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Gingrich not 'trustworthy leader,' would lose to Obama, Talent says

This article first appeared in the St. Louis Beacon, Dec. 8, 2011 - WASHINGTON - Playing an attack role in Mitt Romney's new effort to fend off his chief rival, former U.S. Sen. Jim Talent said Thursday that Newt Gingrich "is not a reliable or trustworthy leader" and would likely lose a presidential race to Barack Obama.

"If the nominee is Newt Gingrich, then the election is going to be about the Republican nominee, which is exactly what the Democrats want," Talent said in a conference call arranged by Romney's campaign. "If they can make it about the Republican nominee, then the president is going to win."

In an early salvo in Romney's coordinated campaign to undermine Gingrich's conservative credentials, Talent was joined by former New Hampshire governor and former White House staff chief John H. Sununu. Both men questioned the former House speaker's leadership and accused him of damaging the conservative agenda by criticizing part of a budget plan by U.S. Rep. Paul Ryan, R-Wis., who last spring proposed a voucher-like system for Medicare.

Talent -- a St. Louisan who served in the U.S. House when Gingrich was speaker in the 1990s -- said he had reluctantly concluded that Gingrich "is not a reliable or trustworthy leader." While the former speaker "says interesting and insightful things," Talent asserted that Gingrich "also says outrageous things that come from nowhere, and he has a tendency to say them at exactly the time when they most undermine the conservative agenda."

As a prime example, Talent said it was "inaccurate" and wrong-headed for Gingrich, a self-styled conservative, to criticize Ryan's Medicare plan as a form of social engineering. Gingrich's remarks last spring "came from nowhere," Talent said, and "completely blindsided" Ryan and his conservative backers.

Sununu echoed that criticism, describing Gingrich's comments as "self-serving [and] anti-conservative." He said the former speaker's criticism of Ryan's Medicare plan -- a proposal that was roundly denounced by most Democrats -- was "a perfect example of irrational behavior that you do not want in the commander in chief."

Gingrich had initially criticized the Ryan Medicare plan, as "right-wing social engineering." But, after being hit by conservative outrage over his comments, later apologized to Ryan and retreated on his criticism. He has since sought to align his health-care policies closer to conservative principles, allies say.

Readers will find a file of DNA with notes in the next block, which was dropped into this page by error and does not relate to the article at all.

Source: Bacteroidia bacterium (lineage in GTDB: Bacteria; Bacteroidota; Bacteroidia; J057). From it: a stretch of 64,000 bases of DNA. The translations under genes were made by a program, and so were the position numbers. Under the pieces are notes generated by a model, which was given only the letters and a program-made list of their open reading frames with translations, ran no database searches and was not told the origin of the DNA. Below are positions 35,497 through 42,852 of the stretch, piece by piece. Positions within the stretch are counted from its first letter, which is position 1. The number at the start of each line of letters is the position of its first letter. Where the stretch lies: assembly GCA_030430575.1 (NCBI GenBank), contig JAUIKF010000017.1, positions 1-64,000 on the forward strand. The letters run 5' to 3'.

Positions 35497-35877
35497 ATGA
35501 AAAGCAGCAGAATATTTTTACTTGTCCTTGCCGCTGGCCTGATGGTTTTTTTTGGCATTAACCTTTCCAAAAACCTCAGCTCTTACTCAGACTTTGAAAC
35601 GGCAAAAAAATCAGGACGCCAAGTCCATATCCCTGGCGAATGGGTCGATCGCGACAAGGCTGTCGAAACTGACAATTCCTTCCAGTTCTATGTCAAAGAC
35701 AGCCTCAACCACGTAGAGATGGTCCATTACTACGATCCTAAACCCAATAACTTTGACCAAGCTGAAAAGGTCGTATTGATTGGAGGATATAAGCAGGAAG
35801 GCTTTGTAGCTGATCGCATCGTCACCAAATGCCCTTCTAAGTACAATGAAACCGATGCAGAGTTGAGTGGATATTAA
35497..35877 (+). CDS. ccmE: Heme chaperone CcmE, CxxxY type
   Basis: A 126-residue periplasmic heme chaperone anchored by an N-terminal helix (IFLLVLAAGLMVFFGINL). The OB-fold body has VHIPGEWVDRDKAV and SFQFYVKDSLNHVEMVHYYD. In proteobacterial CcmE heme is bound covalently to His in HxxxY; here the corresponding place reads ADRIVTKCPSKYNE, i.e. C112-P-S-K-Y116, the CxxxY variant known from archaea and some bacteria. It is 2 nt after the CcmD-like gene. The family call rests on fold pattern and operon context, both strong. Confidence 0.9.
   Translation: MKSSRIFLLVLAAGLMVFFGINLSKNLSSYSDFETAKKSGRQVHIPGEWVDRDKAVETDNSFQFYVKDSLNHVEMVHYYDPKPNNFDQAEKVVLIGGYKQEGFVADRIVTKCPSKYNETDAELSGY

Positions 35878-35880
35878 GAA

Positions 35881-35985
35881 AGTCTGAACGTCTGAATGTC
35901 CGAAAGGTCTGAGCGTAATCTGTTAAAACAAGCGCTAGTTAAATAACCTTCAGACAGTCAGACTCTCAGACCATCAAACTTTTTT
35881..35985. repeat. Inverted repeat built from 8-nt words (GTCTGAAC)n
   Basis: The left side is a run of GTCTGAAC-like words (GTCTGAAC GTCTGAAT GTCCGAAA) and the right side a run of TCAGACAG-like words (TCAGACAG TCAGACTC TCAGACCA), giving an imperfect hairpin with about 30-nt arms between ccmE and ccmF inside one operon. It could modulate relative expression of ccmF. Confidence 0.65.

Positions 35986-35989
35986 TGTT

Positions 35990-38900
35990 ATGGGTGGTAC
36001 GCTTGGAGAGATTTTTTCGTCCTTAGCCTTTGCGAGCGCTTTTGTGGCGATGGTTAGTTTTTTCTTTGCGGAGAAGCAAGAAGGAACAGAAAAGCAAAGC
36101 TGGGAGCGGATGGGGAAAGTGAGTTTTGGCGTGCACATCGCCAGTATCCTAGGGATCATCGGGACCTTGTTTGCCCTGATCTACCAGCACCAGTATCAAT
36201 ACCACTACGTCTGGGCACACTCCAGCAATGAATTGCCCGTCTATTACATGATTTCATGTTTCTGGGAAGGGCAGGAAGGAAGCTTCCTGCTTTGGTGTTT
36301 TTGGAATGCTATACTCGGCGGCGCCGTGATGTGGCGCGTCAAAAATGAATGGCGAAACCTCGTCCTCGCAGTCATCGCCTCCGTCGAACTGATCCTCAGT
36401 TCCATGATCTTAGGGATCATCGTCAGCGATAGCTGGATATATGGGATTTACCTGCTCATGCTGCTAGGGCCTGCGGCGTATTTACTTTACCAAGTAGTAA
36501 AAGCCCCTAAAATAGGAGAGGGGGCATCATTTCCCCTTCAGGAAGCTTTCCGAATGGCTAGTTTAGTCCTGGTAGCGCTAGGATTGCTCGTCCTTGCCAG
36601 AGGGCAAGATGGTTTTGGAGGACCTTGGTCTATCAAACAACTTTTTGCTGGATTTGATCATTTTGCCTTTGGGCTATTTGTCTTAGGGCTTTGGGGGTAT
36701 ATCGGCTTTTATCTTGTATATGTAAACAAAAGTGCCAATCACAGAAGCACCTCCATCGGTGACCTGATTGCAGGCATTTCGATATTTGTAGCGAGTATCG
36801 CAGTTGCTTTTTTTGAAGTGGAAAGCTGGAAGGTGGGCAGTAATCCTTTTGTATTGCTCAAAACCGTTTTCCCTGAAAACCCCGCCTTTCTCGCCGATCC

This week, Gingrich met with prominent conservatives at a hotel near Washington, D.C., to answer questions for about two hours. The Washington Post quoted one participant as saying "there were some tough questions that were asked, but [Gingrich] stood up there and answered the questions and appeared to be honest and truthful."

While he shares many ideas with GOP conservatives, Gingrich has not always had a close relationship with then. He had championed the GOP "Contract with America" that helped lead to a Republican majority in the 1994 elections -- and thus blocked then-Rep. Dick Gephardt, D-St. Louis, from becoming speaker. Riding that wave, Gingrich served as speaker from 1995 until the end of 1998.

The day after Republicans lost five House seats in the November 1998 elections, Gingrich -- who had been accused of numerous ethics violations and had barely turned back a GOP "coup" attempt to topple him the year before -- announced that he would quit the House. Referring to the rebellion in the GOP ranks against him, Gingrich said: "I'm willing to lead, but I'm not willing to preside over people who are cannibals."

Talent said Thursday that he and other House Republicans had concluded "that Speaker Gingrich could not continue as our leader. ... And it was exactly because of the kind of thing he just did to Paul Ryan." In those days, Talent said he and other GOP House members "would get up every morning, you would have to check the newspapers and clippings ... to see what the speaker had said that day that you were going to have to clean up after in your own district."

Another Missouri Republican who had served in the House with Gingrich is U.S. Sen. Roy Blunt, R-Mo., who was a freshman congressman during Gingrich's stormy final two years as speaker. But Blunt, who is acting as Romney's point person on Capitol Hill in lining up congressional support, declined Thursday to criticize Gingrich during a conference call with journalists.

"I served my first two years in the House when Newt Gingrich was speaker. I don't have any particular reflections on that," Blunt said with a laugh. "I do think that Newt's a bright guy who brings lots of ideas to the table. And I think a debate between Gingrich and Romney for a few weeks will be a debate between two smart guys who have different backgrounds."

So far, Romney is far ahead of Gingrich and other GOP presidential hopefuls in lining up endorsements. But on Thursday, Gingrich announced the first of his House backers, picking up an endorsement from Rep. Lynn Westmoreland, R-Ga. Staffers say Gingrich will announce other endorsements in the near future.

In a statement that seemed aimed to refute Talent's criticisms, Westmoreland called Gingrich "a true conservative and a proven leader who has focused his campaign on the issues, presenting real solutions to the problems facing our country today. ... He is uniting conservatives across the country, and I believe he is the best man to defeat President Obama."

Rob Koenig is an award-winning journalist and author. He worked at the STL Beacon until 2013.

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